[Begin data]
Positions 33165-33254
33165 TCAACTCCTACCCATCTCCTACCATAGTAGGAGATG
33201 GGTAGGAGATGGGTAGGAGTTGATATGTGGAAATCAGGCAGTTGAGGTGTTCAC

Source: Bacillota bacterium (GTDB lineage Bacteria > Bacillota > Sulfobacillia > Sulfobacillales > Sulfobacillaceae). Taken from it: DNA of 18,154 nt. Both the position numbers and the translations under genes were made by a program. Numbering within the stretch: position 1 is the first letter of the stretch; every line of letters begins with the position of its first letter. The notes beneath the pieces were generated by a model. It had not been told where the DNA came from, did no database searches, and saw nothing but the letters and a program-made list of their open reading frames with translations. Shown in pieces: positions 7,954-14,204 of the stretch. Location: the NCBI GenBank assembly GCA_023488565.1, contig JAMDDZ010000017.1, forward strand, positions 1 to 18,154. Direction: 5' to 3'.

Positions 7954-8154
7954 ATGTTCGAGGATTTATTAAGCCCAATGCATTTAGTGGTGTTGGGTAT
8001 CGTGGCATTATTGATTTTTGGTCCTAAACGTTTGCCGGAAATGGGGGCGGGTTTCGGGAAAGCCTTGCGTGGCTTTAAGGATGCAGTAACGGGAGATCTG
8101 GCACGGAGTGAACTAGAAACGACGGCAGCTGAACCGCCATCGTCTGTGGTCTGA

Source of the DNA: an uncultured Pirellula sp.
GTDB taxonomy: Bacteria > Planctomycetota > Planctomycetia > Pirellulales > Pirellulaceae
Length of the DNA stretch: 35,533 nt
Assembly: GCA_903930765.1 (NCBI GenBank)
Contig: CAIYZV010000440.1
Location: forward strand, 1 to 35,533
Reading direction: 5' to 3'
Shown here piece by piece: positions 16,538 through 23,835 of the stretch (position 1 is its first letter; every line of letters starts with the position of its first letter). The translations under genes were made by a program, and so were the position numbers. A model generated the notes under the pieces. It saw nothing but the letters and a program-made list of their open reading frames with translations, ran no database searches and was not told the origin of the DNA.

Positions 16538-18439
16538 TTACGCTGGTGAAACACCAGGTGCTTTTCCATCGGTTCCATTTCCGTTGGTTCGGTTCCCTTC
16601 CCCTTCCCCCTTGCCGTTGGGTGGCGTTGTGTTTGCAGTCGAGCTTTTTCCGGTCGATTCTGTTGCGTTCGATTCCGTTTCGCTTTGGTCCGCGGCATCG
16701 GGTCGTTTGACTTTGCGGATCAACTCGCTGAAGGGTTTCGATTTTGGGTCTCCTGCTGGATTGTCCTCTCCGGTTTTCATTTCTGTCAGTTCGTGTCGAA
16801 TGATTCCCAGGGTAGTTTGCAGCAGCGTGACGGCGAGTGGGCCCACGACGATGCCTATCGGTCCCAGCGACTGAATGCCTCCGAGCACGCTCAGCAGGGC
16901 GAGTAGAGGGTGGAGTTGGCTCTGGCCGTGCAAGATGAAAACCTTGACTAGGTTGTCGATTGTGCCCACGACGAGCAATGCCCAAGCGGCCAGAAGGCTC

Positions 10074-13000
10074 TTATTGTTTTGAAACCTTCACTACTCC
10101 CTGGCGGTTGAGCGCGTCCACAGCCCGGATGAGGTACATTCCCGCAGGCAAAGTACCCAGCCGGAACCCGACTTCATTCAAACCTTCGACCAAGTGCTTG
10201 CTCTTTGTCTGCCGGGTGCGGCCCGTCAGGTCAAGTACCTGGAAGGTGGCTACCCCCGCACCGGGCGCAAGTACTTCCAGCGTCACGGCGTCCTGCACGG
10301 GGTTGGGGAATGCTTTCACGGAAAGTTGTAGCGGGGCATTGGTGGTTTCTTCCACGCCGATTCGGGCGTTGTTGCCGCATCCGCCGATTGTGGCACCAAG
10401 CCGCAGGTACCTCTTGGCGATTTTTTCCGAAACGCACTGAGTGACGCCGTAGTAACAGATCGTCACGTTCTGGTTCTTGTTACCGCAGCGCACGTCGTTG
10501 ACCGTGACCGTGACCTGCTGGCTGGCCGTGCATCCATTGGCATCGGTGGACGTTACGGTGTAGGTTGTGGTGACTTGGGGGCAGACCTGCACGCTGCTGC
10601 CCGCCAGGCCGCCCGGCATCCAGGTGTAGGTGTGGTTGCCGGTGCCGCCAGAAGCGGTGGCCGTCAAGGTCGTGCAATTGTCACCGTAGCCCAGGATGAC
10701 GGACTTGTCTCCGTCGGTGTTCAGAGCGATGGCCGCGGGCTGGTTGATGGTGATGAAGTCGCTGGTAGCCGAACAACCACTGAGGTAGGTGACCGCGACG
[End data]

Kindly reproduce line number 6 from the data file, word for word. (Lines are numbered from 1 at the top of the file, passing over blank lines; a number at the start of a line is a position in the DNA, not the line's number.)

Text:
7954 ATGTTCGAGGATTTATTAAGCCCAATGCATTTAGTGGTGTTGGGTAT